Allrounder Jimmy Neesham's maiden ODI half century could scarcely have come at a better time for New Zealand.

Lefthander Neesham revived a sagging New Zealand innings in their third ODI against India at Mohali, making 57 off 47 balls and sharing a vital, record setting ninth-wicket stand of 84 with seamer Matt Henry, which lifted New Zealand from 199 for eight to 285.

Neesham missed the second ODI in Delhi but returned for Anton Devcich in the only change to the New Zealand side, and he made it count.

New Zealand got off to a flying start, having been sent in after Kane Williamson lost his sixth straight toss in India.


Martin Guptill lofted two cleanly-struck sixes to long on and long off from the bowling of seamer Hardik Pandya and in-form Tom Latham joined in, pulling fast-medium Umesh Yadav over the boundary at square leg.

Just when things were looking promising, Yadav had Guptill lbw for 27 off 21 balls. Guptill stepped across in front of his stumps and was plumb in front.

The run rate was sharp as Williamson got into his work, producing a couple of fluent cover drives, having got off the mark second ball with an effortless straight drive off Yadav.

Williamson, coming off a century in the second ODI in Delhi, looked in fine touch, only to fall to the innocuous offspinning allrounder Kedar Yadhav.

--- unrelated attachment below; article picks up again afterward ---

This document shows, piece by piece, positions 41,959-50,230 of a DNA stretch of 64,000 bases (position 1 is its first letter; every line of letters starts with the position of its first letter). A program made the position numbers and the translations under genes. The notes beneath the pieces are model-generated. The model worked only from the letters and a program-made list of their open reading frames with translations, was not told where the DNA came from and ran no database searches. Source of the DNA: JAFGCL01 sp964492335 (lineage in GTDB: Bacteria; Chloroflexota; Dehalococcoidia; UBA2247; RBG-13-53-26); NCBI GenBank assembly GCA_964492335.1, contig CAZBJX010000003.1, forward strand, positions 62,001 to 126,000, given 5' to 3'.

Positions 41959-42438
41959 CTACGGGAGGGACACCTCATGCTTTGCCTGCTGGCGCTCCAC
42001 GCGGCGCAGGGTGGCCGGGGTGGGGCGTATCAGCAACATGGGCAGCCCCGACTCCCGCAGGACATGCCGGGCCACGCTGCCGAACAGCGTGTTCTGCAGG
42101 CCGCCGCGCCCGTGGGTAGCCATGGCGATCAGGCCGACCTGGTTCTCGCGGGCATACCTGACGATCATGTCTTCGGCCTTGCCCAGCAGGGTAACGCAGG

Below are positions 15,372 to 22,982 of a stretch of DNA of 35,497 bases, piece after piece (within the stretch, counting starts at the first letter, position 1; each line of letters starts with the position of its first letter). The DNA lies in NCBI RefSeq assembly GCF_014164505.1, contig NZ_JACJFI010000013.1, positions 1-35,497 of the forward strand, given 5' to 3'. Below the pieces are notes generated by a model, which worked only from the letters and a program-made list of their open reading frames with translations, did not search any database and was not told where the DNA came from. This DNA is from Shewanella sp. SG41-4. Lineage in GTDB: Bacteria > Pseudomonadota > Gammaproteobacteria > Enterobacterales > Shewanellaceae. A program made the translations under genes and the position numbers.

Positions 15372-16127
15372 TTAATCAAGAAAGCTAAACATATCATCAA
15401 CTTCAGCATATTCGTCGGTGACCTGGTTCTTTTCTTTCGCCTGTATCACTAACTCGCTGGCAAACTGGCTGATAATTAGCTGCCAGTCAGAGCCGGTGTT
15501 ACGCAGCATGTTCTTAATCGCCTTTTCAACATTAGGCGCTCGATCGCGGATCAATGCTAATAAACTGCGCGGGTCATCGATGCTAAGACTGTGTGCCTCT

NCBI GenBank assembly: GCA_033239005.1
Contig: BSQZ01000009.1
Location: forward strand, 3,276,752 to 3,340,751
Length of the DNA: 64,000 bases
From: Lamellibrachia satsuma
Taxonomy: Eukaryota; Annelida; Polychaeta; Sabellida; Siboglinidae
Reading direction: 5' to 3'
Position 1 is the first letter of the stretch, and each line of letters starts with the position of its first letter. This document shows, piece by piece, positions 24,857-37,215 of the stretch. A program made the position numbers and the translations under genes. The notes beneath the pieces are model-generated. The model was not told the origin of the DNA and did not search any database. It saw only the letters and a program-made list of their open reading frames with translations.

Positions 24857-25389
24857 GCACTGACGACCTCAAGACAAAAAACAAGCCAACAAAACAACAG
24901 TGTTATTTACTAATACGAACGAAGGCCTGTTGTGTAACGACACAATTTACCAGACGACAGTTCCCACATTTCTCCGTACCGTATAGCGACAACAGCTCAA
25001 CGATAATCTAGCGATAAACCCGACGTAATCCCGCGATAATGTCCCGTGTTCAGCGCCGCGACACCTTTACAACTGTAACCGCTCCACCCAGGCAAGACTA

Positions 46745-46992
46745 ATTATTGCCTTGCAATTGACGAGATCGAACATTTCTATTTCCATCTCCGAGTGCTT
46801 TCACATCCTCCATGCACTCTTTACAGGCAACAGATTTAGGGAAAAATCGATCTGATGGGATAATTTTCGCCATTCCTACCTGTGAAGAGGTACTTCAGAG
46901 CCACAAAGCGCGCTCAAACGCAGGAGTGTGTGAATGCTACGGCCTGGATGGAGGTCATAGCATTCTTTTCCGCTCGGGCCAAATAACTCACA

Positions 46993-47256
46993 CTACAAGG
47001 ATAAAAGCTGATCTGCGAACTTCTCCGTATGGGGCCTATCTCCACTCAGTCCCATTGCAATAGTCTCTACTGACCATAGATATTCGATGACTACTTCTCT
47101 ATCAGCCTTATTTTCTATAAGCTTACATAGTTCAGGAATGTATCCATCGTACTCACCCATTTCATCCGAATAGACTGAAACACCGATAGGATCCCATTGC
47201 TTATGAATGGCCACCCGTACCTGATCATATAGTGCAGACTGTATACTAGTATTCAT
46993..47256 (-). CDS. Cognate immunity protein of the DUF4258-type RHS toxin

The New Zealand captain tried to sweep, and missed it, leaving New Zealand 80 for two.
Latham, following 79 and 46 in the first two games of the series, went to his sixth ODI half century, in 59 balls.

Ross Taylor's form has been ropey on tour and he struggled again early with his touch.
However it eventually came to him, as he sent a rasping cover drive off left arm spinner Axar Patel to the cover fence, then slapped Patel for six to long on.

However on 44 he was deceived by a lovely ball from legspinner Amit Mishra and stumped. It ended a 73-run stand with Latham but from 153 for two, New Zealand went into another batting spin.

They lost six for 46 in 9.3 overs - four for 16 in 21 balls at one point - completely undermining the work of the batsmen earlier.

Corey Anderson sent a knee high full toss from Yadhav to deep mid off; Luke Ronchi was brilliantly stumped by MS Dhoni for 1, Latham lamely drove to cover, Santner got a leading edge to be caught at point and Southee had a heave and dragged a ball onto his stumps.

It made depressing viewing as it happened in good batting conditions, perhaps the best of the tour.

Neesham, sweeping and driving impressively, had strong support from Henry, who at one point took 14 balls in three successive Yadav deliveries in the 49th over.

The stand ended in that penultimate over when Neesham skied a catch to deep cover. It suggested New Zealand have hidden strength with eight wickets down. At Dharamsala in the opening ODI, Latham and Southee put on 71 for the ninth wicket.

Henry finished unbeaten on 39 off 37 balls.

It was a good day for the spinners, Jadhav taking three for 29 and Mishra two for 46, while the pace attack leader Yadav took a pricy three for 75 and Jasprit Bumrah finished with two for 52.